Prompter – a person who gives cues to remind a performer of their words or musical entries

Proscenium –a large rectangular arch that surrounds the stage and gives the appearance it is framed


Rallentando – gradually slow down

Range – the range from the lowest to highest notes that are played or sung

Recitative – a vocal (singing) style designed to imitate the natural inflections of speech, used in opera where dialogue might be used in other forms of music theatre

Rehearsal – where the performers and the creatives develop the production, shaping lines, songs, movements etc

Reprise – repetition or recapitulation of a theme

Rhyme – where the words at the end of lines of text sound the same or have the same ending

Rhythm – the regular and irregular pattern of notes of different length in the music

Ritardando – gradual slowing of speed

Repetiteur – a pianist who works as an accompanist and vocal coach for opera

Romanticism – a period of the 19th century continuing until around 1910


Scale – a series of musical notes arranged in an order of rising pitches

Score – the notation showing all the parts of a work, both instrumental and vocal. Each instrument or vocal line has its own stave

Semitone – a half of a whole tone, the smallest interval in Western music

Sharp – the sign #, indicating to raise the note by one semitone

Singspiel – A style of opera with dialogue included

Solo – a piece of music performed by a single performer either alone or with accompaniment

Sonata – a composition for a single instrument, often with piano accompaniment (e.g. violin, cello, flute) comprising three or four movements

Soprano – the highest female voice

Soubrette – a light operatic soprano

Sound designer – the person who designs the additional sound used in a production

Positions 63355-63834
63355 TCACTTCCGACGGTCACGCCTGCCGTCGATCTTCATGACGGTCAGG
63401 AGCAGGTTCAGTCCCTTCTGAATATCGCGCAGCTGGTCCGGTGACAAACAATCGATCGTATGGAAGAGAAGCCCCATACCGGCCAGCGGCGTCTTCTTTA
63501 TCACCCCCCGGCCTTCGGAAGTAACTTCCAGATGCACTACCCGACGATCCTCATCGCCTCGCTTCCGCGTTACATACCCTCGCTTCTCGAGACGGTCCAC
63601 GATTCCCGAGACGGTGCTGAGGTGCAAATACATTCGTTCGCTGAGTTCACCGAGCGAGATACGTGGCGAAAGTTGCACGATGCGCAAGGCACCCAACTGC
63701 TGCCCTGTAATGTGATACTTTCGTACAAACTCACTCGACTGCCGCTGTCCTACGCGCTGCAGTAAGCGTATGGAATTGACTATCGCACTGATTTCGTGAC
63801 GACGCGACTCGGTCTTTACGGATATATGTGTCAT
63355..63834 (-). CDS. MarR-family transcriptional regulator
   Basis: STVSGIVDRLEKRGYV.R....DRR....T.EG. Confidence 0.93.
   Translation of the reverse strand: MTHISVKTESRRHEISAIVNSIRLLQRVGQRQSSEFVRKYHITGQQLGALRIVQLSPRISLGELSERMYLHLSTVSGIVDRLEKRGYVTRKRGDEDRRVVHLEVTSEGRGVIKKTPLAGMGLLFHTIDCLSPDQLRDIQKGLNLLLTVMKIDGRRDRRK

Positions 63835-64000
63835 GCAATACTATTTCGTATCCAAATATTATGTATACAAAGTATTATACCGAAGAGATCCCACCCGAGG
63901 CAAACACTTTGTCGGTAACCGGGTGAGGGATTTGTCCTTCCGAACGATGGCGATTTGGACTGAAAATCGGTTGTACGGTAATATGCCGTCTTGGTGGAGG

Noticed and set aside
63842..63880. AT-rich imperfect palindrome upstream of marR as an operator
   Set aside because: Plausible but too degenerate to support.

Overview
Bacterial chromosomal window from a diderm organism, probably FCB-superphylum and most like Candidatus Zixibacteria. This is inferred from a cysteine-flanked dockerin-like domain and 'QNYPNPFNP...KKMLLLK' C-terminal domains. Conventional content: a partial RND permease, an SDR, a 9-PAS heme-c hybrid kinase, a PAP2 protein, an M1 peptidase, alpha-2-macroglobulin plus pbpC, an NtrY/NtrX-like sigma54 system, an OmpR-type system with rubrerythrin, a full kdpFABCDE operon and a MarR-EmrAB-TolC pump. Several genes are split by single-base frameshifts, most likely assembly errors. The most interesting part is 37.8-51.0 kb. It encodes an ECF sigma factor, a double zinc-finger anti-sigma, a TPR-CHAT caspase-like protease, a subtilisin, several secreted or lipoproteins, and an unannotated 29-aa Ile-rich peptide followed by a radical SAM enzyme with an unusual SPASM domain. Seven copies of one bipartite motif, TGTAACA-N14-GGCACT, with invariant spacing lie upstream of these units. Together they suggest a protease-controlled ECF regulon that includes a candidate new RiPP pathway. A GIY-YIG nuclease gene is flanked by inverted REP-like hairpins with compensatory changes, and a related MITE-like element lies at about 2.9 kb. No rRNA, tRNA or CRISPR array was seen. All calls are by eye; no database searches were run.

Stage manager – the person who manages the running of rehearsals and performances, managing all the components of that production during performance

Supernumerary – an actor

Surtitles – a translation of the words being sung on stage projected onto a screen above the stage

Synopsis – a summary of the story


Tempo – the speed of a composition

Tenor – a high male voice

Tessitura – the general range of vocal parts

Through-composed opera – an opera where the music is continuous

Tone – the interval of a major second or a sound of definite pitch and duration

Trill – a musical ornamentation consisting of the rapid alternation between two notes

Trio – a composition for three performers of equal importance Tutti – a marking in a score that indicates the use of the whole orchestra and/or all the vocal parts


Underscore – music played underneath dialogue


Verismo – an Italian opera school from the late 19th century featuring a more realistic or naturalistic style of content and music

Vibrato – a very slight fluctuation of pitch in rapid succession to create warmth in the sound

Villain - often the antagonist. In literature this is the evil character in the story, the character who has a negative effect on the other characters.

Vocal range - the human voice falls into a range from the lowest to highest notes they can reach. The normal range is around two octaves and is traditionally broken into six voice types (from highest to lowest) soprano, mezzo-soprano, contralto, tenor, baritone and bass


Workshop – an exploration of a new work (production, text, music, design) 


Young artist program – a program through which young artists are encouraged to explore and be mentored into the artistic form they are interested in